"It's going to be difficult for people to go back to busy locations without knowing that companies are taking proactive steps to protect its patrons or employees," says Kester. "We're excited to be part of the set of solutions that can help improve safety."

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Hey, big spenders of The Woodlands and Sugar Land. Photo courtesy of Holiday Shopping Card

It appears that delivery drivers (and Santa) will be hauling sleighs full of gifts to homes in The Woodlands and Sugar Land this holiday season.

A new study from personal finance website WalletHub ranks The Woodlands and Sugar Land sixth and seventh, respectively, in the country for cities with the biggest holiday budgets. WalletHub estimates that consumers in The Woodlands will ring up an average of $2,729 in holiday spending; Sugar Land residents will spend $2,728.

Other Greater Houston-area suburbs on the list include League City, No. 15 at $2,501, and Missouri City, No. 98 at $1,264.

Elsewhere in Texas, Flower Mound came in second for holiday spending; residents there will ring up an average of $2,973. Only Palo Alto, California, had a higher amount ($3,056) among the 570 U.S. cities included in the study, which was released November 17.

The five factors that WalletHub used to come up with budget estimates for each city are income, age, savings-to-expenses ratio, income-to-expenses ratio and debt-to-income ratio.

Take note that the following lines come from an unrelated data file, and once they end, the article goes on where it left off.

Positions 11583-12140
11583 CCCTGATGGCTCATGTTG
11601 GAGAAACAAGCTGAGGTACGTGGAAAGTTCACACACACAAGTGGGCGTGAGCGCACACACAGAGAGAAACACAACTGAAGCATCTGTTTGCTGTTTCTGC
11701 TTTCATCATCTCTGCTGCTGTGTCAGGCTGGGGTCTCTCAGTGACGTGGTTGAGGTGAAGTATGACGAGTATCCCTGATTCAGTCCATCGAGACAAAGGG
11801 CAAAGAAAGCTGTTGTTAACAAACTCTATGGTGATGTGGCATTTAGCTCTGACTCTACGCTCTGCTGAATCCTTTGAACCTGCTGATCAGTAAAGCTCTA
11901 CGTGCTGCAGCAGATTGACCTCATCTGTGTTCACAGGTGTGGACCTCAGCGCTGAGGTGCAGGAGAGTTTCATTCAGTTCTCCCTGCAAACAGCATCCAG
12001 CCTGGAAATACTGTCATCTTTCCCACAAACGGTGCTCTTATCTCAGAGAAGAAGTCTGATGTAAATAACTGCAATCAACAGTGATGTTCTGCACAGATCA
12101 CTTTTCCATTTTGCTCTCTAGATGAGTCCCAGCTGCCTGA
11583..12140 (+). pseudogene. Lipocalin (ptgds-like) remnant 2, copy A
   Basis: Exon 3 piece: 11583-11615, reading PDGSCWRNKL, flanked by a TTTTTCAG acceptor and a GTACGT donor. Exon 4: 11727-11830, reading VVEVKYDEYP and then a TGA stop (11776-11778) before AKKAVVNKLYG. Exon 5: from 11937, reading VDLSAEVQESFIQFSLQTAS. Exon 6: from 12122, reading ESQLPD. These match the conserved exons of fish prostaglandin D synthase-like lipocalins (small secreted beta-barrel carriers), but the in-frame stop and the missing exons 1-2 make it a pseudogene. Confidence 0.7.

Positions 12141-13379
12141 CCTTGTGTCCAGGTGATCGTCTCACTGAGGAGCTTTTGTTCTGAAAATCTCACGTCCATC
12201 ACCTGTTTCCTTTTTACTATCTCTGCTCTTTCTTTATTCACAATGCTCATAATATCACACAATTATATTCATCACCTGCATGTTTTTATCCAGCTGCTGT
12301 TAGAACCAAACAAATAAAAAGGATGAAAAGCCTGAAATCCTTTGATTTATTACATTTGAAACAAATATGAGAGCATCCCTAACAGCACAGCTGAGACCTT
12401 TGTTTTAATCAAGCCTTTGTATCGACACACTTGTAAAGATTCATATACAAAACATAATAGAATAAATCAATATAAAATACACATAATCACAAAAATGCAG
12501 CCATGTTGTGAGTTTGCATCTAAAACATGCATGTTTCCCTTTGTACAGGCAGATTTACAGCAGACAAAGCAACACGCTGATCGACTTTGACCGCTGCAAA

Flower Mound consistently ranks at the top of WalletHub's annual study on holiday spending. Last year, the Dallas suburb came in at No. 3 (budget: $2,937), and in 2018, it landed atop the list at No. 1 (budget: $2,761).

Aside from Flower Mound, five cities in Dallas-Fort Worth appear in WalletHub's top 100:

  • Richardson, No. 36, $2,002
  • Frisco, No. 53, $1,684
  • Plano, No. 59, $1,594
  • Carrollton, No. 71, $1,492
  • North Richland Hills, No. 95, $1,303

Two cities in the Austin area also make the top 100: Cedar Park at No. 73 ($1,472) and Austin at No. 99 ($1,259).

Austin's No. 99 ranking puts it in the top spot among Texas' five largest cities. It's followed by Fort Worth (No. 306, $718), San Antonio (No. 394, $600), Dallas (No. 399, $596), and Houston (No. 436, $565).

Harlingen is the most Scrooge-y Texas city: The estimated $385 holiday budget puts it at No. 560 nationwide.

Overall, Americans predict they'll spend an average of $805 on holiday gifts this year, down significantly from last year's estimate of $942, according to a recent Gallup poll.

Outlooks for U.S. holiday retail sales this year are muted due to the pandemic-produced recession. Consulting giant Deloitte forecasts a modest rise of 1 percent to 1.5 percent, with commercial real estate services provider CBRE guessing the figure will be less than 2 percent.

"The lower projected holiday growth this season is not surprising given the state of the economy. While high unemployment and economic anxiety will weigh on overall retail sales this holiday season, reduced spending on pandemic-sensitive services such as restaurants and travel may help bolster retail holiday sales somewhat," Daniel Bachman, Deloitte's U.S. economic forecaster, says in a release.

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This article originally ran on CultureMap.